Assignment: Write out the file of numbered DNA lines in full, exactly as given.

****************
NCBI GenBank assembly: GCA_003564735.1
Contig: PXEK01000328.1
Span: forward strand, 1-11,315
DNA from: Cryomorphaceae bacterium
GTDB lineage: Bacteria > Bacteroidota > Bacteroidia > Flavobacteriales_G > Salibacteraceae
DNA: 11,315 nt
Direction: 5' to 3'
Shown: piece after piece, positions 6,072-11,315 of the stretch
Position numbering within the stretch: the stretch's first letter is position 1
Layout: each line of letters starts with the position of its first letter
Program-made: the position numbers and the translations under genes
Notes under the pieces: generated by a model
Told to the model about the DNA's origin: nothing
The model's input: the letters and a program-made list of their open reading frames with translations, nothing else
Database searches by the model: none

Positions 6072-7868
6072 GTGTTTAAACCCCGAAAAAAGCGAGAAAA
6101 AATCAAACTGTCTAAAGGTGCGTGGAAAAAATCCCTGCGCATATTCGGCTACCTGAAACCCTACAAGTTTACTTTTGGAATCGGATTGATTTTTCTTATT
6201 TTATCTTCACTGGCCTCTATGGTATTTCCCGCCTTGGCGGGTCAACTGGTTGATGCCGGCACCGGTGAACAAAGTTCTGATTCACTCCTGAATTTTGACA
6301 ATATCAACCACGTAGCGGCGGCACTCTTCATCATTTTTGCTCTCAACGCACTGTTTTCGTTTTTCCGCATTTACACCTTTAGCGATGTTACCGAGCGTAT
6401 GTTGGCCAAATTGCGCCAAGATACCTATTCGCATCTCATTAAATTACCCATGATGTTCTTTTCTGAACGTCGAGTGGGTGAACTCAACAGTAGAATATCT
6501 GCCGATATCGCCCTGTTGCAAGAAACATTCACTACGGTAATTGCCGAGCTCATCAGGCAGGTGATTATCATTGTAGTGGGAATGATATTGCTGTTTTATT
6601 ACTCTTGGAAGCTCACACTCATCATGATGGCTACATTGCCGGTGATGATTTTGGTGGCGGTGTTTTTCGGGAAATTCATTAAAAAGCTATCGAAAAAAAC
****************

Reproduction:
NCBI GenBank assembly: GCA_003564735.1
Contig: PXEK01000328.1
Span: forward strand, 1-11,315
DNA from: Cryomorphaceae bacterium
GTDB lineage: Bacteria > Bacteroidota > Bacteroidia > Flavobacteriales_G > Salibacteraceae
DNA: 11,315 nt
Direction: 5' to 3'
Shown: piece after piece, positions 6,072-11,315 of the stretch
Position numbering within the stretch: the stretch's first letter is position 1
Layout: each line of letters starts with the position of its first letter
Program-made: the position numbers and the translations under genes
Notes under the pieces: generated by a model
Told to the model about the DNA's origin: nothing
The model's input: the letters and a program-made list of their open reading frames with translations, nothing else
Database searches by the model: none

Positions 6072-7868
6072 GTGTTTAAACCCCGAAAAAAGCGAGAAAA
6101 AATCAAACTGTCTAAAGGTGCGTGGAAAAAATCCCTGCGCATATTCGGCTACCTGAAACCCTACAAGTTTACTTTTGGAATCGGATTGATTTTTCTTATT
6201 TTATCTTCACTGGCCTCTATGGTATTTCCCGCCTTGGCGGGTCAACTGGTTGATGCCGGCACCGGTGAACAAAGTTCTGATTCACTCCTGAATTTTGACA
6301 ATATCAACCACGTAGCGGCGGCACTCTTCATCATTTTTGCTCTCAACGCACTGTTTTCGTTTTTCCGCATTTACACCTTTAGCGATGTTACCGAGCGTAT
6401 GTTGGCCAAATTGCGCCAAGATACCTATTCGCATCTCATTAAATTACCCATGATGTTCTTTTCTGAACGTCGAGTGGGTGAACTCAACAGTAGAATATCT
6501 GCCGATATCGCCCTGTTGCAAGAAACATTCACTACGGTAATTGCCGAGCTCATCAGGCAGGTGATTATCATTGTAGTGGGAATGATATTGCTGTTTTATT
6601 ACTCTTGGAAGCTCACACTCATCATGATGGCTACATTGCCGGTGATGATTTTGGTGGCGGTGTTTTTCGGGAAATTCATTAAAAAGCTATCGAAAAAAAC